The race for a seat in North Carolina’s 13th Congressional District is expected to be one of the closest in the state.
The race between Republican incumbent Ted Budd and Democratic challenger Kathy Manning has drawn attention from national leaders like Republican Paul Ryan and Democrat John Lewis.
Budd hopes for second term
Budd was elected in 2016 and he hopes to be re-elected for a second term.
The seat was open after redistricting and it ended up being the perfect opportunity for Budd to run.
“I was encouraged by my family. I have three teenagers with my wife. We talked about just the desire to serve, and I really think that gets to the core of it,” he said. “Just the desire to use our God-given purpose and abilities to help other people.”
Budd is from Davie County. He's the owner of a gun shop and shooting range and before being elected to Congress, he had never held public office. Neither has his main opponent Kathy Manning.
Manning, a political newcober, hopes to unseat incumbent
Manning is an attorney and philanthropist in Greensboro and a newcomer to the political world. She’s lived in Greensboro for more than 30 years.
She said she’s running because Congress is too dysfunctional.
“There’s too much fighting, too much partisan bickering, too much ideologues who are not willing to work together and there are really big problems we have to solve,” she said. “We’re not going to get our problems solved unless we have people in Congress who are willing to work together.”
The 13th District: An overview
The 13th District covers two-thirds of Guilford County and goes west across several rural Republican leaning counties including all or parts of Davidson, Davie, Iredell and Rowan counties.
Democrats think winning the seat could help them retake the House.
Tom Bailey of the Libertarian Party and Robert Corriher of the Green Party are also on the ballot.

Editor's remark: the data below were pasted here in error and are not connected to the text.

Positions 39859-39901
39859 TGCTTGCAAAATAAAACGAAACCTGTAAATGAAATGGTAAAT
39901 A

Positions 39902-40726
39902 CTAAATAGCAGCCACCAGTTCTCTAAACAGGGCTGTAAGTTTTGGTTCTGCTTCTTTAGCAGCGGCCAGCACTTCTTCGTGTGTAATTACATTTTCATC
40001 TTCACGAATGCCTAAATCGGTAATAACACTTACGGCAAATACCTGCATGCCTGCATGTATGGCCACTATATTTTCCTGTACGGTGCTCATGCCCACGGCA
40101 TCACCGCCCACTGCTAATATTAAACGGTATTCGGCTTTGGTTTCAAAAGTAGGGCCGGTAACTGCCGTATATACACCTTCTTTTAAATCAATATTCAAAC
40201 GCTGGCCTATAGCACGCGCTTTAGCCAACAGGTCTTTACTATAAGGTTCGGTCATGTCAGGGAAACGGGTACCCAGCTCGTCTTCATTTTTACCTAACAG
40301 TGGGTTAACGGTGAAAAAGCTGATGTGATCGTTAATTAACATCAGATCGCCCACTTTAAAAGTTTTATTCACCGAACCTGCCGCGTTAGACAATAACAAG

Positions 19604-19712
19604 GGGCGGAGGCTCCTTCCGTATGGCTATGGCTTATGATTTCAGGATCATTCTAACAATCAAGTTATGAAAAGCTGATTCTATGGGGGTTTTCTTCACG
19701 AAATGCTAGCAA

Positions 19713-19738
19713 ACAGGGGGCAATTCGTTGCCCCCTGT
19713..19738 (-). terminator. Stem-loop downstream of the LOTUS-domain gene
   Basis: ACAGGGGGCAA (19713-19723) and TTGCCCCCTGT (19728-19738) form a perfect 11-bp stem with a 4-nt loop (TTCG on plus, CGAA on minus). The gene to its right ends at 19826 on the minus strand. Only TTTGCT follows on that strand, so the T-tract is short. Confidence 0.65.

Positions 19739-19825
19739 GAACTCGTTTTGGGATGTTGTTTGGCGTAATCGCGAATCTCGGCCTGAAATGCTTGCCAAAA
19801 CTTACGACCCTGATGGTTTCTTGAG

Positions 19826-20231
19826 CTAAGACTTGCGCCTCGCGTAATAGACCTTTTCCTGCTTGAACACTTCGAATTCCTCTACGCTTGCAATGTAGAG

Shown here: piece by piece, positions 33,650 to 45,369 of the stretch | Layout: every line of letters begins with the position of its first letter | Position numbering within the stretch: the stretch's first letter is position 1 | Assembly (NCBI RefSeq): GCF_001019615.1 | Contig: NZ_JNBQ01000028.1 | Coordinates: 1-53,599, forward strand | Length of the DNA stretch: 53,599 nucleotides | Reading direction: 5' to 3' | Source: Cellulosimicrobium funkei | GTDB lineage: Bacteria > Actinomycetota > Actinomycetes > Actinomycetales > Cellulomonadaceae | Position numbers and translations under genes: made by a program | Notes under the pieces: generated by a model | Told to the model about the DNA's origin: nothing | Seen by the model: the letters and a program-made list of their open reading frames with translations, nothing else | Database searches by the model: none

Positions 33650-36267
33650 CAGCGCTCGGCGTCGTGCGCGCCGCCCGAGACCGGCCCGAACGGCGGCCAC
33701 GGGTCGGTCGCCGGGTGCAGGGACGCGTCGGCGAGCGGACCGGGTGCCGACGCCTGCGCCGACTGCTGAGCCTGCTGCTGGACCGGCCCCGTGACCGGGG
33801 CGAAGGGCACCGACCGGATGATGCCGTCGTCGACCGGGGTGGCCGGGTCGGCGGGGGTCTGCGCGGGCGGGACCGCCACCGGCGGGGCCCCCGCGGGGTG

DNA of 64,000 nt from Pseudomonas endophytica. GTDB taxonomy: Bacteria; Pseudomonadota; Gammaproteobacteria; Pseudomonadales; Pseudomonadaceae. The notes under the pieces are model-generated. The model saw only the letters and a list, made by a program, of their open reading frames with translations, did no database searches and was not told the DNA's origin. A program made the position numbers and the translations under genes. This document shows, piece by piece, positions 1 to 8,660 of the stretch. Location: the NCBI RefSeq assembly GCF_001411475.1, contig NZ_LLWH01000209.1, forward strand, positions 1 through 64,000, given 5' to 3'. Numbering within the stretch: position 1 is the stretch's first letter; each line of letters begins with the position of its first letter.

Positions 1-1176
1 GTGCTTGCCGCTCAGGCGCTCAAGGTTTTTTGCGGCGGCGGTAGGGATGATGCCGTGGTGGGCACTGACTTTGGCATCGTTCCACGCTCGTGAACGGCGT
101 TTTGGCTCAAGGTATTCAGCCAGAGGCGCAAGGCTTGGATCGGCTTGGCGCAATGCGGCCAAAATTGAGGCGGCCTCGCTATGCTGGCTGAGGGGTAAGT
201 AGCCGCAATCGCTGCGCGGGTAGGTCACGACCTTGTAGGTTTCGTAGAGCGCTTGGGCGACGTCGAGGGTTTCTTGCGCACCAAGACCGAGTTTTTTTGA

It’s projected to be a tight between Manning and Budd come Election Day.
“We can win this seat. We can take back North Carolina District 13,” Manning said at a Get Out and Vote rally at Bennett College. “But we're going to win by a very small margin and that's why I'm urging you to get out and vote.”
Congressman Ted Budd grew up in Davie County in a family of small business owners. Even though he owns a gun shop and shooting range, Budd says there needs to be more enforcement of gun control laws in the U.S.
“When that doesn't happen we have problems like we see in Parkland,” he said. “I've got three teenagers and I want them to all come home safely. You don't want them to have to go through what those students went through.”
His opponent Kathy Manning shares a somewhat similar view. Manning was raised with guns in the home and said she doesn’t’ want the government telling her that she can’t have a gun.
“We have got to find a way to take common sense measures to make sure guns aren't falling in the hands of criminals, terrorist, spousal abusers or people who pose a danger to themselves or others,” she said.
When it comes to healthcare, Manning and Budd have opposite views.
Budd said he's completely against Medicare for All and expanding any type of government-managed health care.
“I would run hard the other direction,” he said. “I would run away from that. I'm a fiscal conservative. People say free market doesn’t work and I say it doesn’t work for lack of trying.”
Manning would rather take reasonable steps that can be passed on a bipartisan basis.
“I don't think that people are generally in favor for another big government program right now,” she said. “I think the most important thing is how we make healthcare more affordable.”
Clarification: An earlier version of this story suggested Kathy Manning supports a version of "Medicare for All." A spokeswoman for Manning's campaign says the candidate does not support "Medicare for All."